"Profiles were created using traits that not only defined their raw 'ability' but their personalities too. So things like 'Risk Taking', 'Concentration', 'Grudges', 'Antagonism' and 'Adrenalin' were all present," Tudor explains.
"We then made around 15 unique profiles that dialled up certain attributes - so there'd be an AI who was really clinical and avoided all crashes but then there'd be another who'd actively bash into you, one that would swerve out of your way if you drafted him, and others that made silly mistakes when cornering etc."
By mixing in those different profiles into a single race in the original Shift, the studio hoped to capture the excitement of racing and an element of unpredictability, but the feedback from the community threw up some less welcome interpretations.
"We were given another perspective on the AI: players were having a great time racing only to be knocked off the track on the last lap by an aggressive driver and lose. Or they'd be driving side-by-side with the AI and they'd be trading paint with them in an effort to knock them off the racing line. Or they'd be approaching a corner and the car in front would spin out for no apparent reason," Tudor continues.
"In many cases, either an overly-aggressive opponent was ruining your race or they were appearing to do 'silly' things. Because there were a wide range of personalities in each race, these incidents were limited to a small percentage of the AI pack and instead of players identifying some as aggressive and some as precise, most were 'correct' and the rest were 'bugs' or 'idiots'."
While Slightly Mad retained much of the original approach to the core AI, a number of changes were made to reduce the amount of "bugs" and "idiocy" that occurred in the race.
"Our aim was to remove the 'idiots' with a three-pronged attack," Tudor shares.
"We streamlined the number of traits that created their personalities in order to reduce the randomness effect, dialled down or even removed the traits that caused either bizarre or harmful on-track manoeuvres, and focused more on their 'abilities' (defence, blocking, intelligence, passing, reactions) to achieve consistency and calibre within our AI.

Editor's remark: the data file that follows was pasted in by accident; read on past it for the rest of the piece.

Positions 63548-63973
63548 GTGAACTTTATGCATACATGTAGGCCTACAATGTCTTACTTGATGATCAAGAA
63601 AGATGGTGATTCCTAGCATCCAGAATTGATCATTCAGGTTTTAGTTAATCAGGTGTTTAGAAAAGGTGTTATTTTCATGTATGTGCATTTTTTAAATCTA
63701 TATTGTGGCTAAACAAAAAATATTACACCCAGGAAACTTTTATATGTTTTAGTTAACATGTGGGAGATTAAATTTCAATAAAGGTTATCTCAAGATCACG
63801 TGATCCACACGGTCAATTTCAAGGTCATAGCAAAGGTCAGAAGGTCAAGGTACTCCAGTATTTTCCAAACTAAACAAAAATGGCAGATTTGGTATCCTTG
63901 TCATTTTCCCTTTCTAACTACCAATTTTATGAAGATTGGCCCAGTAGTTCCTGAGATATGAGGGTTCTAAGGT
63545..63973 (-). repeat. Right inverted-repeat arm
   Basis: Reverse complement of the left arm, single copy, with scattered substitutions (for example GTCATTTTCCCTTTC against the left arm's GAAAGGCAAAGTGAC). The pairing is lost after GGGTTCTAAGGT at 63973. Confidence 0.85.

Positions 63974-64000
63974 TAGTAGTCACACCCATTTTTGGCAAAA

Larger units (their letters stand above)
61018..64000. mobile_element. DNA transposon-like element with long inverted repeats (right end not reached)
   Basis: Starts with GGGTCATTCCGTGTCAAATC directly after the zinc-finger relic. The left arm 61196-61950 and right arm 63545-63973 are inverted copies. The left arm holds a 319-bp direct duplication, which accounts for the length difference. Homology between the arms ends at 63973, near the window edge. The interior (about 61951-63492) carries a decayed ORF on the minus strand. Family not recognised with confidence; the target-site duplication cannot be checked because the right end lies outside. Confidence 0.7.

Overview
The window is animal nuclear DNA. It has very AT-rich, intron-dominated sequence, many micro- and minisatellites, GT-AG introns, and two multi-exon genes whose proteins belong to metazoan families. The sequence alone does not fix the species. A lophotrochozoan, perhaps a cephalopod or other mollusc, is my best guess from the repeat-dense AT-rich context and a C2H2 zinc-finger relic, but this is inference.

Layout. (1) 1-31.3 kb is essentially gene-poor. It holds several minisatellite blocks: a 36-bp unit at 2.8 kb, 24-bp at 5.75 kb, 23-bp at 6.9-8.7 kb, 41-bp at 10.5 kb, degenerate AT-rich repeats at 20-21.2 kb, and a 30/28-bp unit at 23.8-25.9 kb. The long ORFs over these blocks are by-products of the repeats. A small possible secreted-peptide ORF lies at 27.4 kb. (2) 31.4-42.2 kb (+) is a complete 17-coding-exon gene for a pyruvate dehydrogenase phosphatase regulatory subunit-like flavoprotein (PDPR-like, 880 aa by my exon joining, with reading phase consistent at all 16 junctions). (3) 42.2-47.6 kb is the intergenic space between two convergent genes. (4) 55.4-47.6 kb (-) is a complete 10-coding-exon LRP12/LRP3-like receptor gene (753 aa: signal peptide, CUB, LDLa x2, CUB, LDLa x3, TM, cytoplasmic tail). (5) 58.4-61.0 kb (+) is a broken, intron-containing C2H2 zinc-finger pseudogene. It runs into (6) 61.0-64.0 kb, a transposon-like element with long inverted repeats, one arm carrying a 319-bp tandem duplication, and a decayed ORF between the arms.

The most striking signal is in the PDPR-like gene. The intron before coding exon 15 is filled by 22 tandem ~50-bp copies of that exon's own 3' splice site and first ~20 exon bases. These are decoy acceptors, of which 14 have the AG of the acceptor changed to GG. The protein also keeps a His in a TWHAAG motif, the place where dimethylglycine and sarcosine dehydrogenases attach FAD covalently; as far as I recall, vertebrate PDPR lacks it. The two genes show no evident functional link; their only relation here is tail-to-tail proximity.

"When you couple this with some matchmaking filtering to ensure 'aggressive' human opponents don't ruin the online experience, we think the pack racing experience in Shift 2 Unleashed is a lot of fun and so far, the reaction has been overwhelmingly positive to the changes."
It's clear that we haven't seen the end of the Shift series, and Slightly Mad Studios continues to work on concepts that may end up in a prospective sequel. Andy Tudor and his team-mates have a clear philosophy about how they want to proceed.
"I think the key to developing a successful franchise is community and innovation. With each iteration you have to keep the great stuff and enhance it, cut the stuff that didn't work or no-one is playing, fix or balance the existing stuff that's been nagging you, and then add a whole bunch of new stuff that your players are crying out for or has never been seen before," he says.
"Get it in early and playtest/polish it until release, then support the community after release and include them in discussions moving forward. If you're only ever adapting existing ideas then you'll constantly be playing catch-up, and players will simply see version 2.0 of a feature they've seen before."